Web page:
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Discussion Starter · #1 ·
Rookie reloader here. Marlin 336. Lee Challenger press and deluxe rifle die set w/ factory crimp. Bullets- Speer 110 gr. hollow points. This is the second time I've reloaded these cases using the collet neck sizer. First time I've used these bullets. I have to use quite a bit of pressure on the lever to close the last half inch. After firing, the empty case chambers easily. Any idea on what's wrong? Do I need to buy a Winchester? :shock: :wink: I'm using the neck sizer because it's supposed to give better accuracy with the fire formed cases. Also when I used the full sizer the neck was so loose I could seat the bullets by hand. I'm wondering if I didn't lube the inside of the case enough when full length sizing. Any suggestions would be greatly appreciated.
 

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I am fairly new to reloading myself but from what I have seen the collet neck sizer die is not recomended for autos, pumps, and lever guns. Maybe some one with more experience can tell us why.
 

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Here is the answer from the reloading manuals: When reloading for any lever-action, pump, or autoloader, the cases should be full-length resized each time. Those action types do not have the powerful camming forced of a bolt-action rifle and the cases must chamber easily.

Having said that, I will say that I have reloaded for these actions using less-than-full-length resizing. It depends on the specific rifle and it's specific chamber geometry. My 35 Rem 336SC would handle cases MUCH larger than factory size. My BLR 308 wouldn't take even full-length sized cases and even had trouble extracting factory ammo. With all guns, if the cases were previously fired in a different rifle (such as with scrounged brass) then they certainly should be full-length resized before firing in your rifle. In all instances, the cases must fully chamber easily in your lever-action.

If your sized cases chamber easily before a bullet is seated, then either the overall loaded length (OAL) is too long, or the bullets are too large in diameter, or your barrel and/or chamber are dirty or obstructed. That's my opinion, right or wrong.

Live well
 

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Got, and got rid of, a few years ago. I returned it from whence I bought it - one of the good reasons for buying from a reputable gun dealership.

My BLR shot extremely accurately, but there were 4 things wrong with the gun: It would not extract fired cases without extreme force, and; those 3 words stamped on the barrel that I just could not live with as one who prefers to support American manufacturers. There's only one in my safe that wasn't made in the US, and it was made in Finland.

Live well

P.S. I love to meet fellow shooting enthusiasts, but if you come to my place, drive your American vehicle (by American I mean manufactured in the US by US citizens at a US-owned company). That's how I am and I don't care if anyone dislikes it.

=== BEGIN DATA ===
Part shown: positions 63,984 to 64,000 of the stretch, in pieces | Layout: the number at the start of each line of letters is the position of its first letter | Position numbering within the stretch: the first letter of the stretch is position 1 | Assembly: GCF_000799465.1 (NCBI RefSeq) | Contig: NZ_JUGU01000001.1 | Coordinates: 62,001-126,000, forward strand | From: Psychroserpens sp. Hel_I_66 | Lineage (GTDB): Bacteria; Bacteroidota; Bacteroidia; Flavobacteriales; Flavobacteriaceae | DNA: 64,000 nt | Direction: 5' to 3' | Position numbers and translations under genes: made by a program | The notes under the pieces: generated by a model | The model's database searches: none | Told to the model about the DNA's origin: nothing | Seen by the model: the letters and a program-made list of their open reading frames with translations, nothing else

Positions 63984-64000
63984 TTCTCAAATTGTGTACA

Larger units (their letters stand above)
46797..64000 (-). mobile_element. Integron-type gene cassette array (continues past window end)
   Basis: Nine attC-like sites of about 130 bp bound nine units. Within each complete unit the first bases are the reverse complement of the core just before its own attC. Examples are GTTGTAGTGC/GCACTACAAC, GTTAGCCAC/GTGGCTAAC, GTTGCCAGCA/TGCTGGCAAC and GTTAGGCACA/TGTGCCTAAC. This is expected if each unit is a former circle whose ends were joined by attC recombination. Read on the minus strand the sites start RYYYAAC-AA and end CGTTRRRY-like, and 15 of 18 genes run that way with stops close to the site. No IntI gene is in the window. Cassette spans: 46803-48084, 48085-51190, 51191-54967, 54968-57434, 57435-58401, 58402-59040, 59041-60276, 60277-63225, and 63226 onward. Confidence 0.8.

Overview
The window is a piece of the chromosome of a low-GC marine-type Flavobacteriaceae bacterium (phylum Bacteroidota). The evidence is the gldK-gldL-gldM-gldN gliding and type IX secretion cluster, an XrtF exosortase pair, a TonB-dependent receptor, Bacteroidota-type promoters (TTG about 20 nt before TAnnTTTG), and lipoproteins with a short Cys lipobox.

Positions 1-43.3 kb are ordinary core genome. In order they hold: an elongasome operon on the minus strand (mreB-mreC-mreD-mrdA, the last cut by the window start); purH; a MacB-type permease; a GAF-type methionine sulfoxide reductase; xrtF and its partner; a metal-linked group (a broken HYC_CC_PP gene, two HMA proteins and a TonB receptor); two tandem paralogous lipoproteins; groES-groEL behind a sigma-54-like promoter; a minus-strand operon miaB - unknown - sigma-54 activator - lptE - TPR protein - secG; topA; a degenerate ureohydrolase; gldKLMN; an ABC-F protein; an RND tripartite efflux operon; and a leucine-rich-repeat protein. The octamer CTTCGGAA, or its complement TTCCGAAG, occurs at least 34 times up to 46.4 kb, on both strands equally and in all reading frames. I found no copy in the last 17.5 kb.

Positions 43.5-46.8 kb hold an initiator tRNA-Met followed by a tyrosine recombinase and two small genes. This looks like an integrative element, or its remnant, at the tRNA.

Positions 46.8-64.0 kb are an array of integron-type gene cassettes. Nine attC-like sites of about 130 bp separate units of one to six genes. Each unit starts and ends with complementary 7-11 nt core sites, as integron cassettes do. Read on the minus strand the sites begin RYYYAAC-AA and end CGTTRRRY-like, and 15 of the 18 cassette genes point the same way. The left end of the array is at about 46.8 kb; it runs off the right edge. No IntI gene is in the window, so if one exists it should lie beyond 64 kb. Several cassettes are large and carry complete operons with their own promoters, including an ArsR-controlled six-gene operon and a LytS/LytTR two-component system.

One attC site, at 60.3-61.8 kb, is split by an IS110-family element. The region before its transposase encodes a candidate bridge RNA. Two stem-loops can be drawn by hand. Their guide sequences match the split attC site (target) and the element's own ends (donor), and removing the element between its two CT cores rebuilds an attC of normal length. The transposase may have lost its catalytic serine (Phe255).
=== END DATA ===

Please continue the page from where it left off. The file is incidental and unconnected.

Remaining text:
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4eyes said:
Rookie reloader here. Marlin 336. Lee Challenger press and deluxe rifle die set w/ factory crimp. Bullets- Speer 110 gr. hollow points. This is the second time I've reloaded these cases using the collet neck sizer. First time I've used these bullets. I have to use quite a bit of pressure on the lever to close the last half inch. After firing, the empty case chambers easily. Any idea on what's wrong? Do I need to buy a Winchester? :shock: :wink: I'm using the neck sizer because it's supposed to give better accuracy with the fire formed cases. Also when I used the full sizer the neck was so loose I could seat the bullets by hand. I'm wondering if I didn't lube the inside of the case enough when full length sizing. Any suggestions would be greatly appreciated.
Do you lube the cases before using the sizing die. Its a must, unless I missunderstood your question.

MAd
 

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The collet die is a great idea, but one that was not ever ideal for a lever action. I actually got by doing it about 3 times. before they were too hard to chamber. I suppose there is a place for it when you are only target practicing or have a bolt action. The camming action on levers are just not adequate for the force necessary to chamber this non-resized round. Your bullet has nothing to do with this.
 

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Discussion Starter · #8 ·
Thanks for the responses.
What puzzes me is that neck sized cases have worked fine up til this batch. It the first time I used these particular bullets. Bullet diameter was my first thought but they're the same as all my others. I'll clean the gun and see if it helps.
MAd, I did lube the cases when full sizing but was thinking I didn't lube the inside of the neck well enough. Sorry for the confusion, I should limit myself to one topic
Is it possible that the neck sized cases will only work once and then have to be full sized?
 

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One other thing you may need to check is the case mouth. I switched bullets and found the mouth was over belled and not smooth after seating the bullet. Had to re-crimp the entire batch. Once I knew what the issue was it was easy to spot.
 

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Dr. A said:
Your bullet has nothing to do with this.
Sorry Dr.A, but you might just be wrong. He states that the fired cases chamber easily. This leads me to believe that something other than the case might be causing the hard chambering. Were he using a standard bullet seating die to crimp instead of the factory crimp die, I would also suggest he was crimping too much and bulging the case just below the crimp. But such is probably not the situation.

As far as the bullets dropping into the case after sizing, I think you are just not sizing the neck enough. The Lee collet sizer requires GREAT handle pressure to size the neck because there is little mechanical advantage. And each time you fire the case it becomes harder to size, regardless which type of sizer die is used. Also, the Lee dies are prone to getting out of adjustment simply from installing and uninstalling them in the press due to the adjustment ring not being locked in place, and from installing them against the O-ring in the lock ring. I prefer to replace the Lee lock ring and O-ring with solid metal ones that do not contain an O-ring and are locked in place with a set screw, such as with the RCBS dies. The RCBS rings are available as a component online or at the better-stocked stores.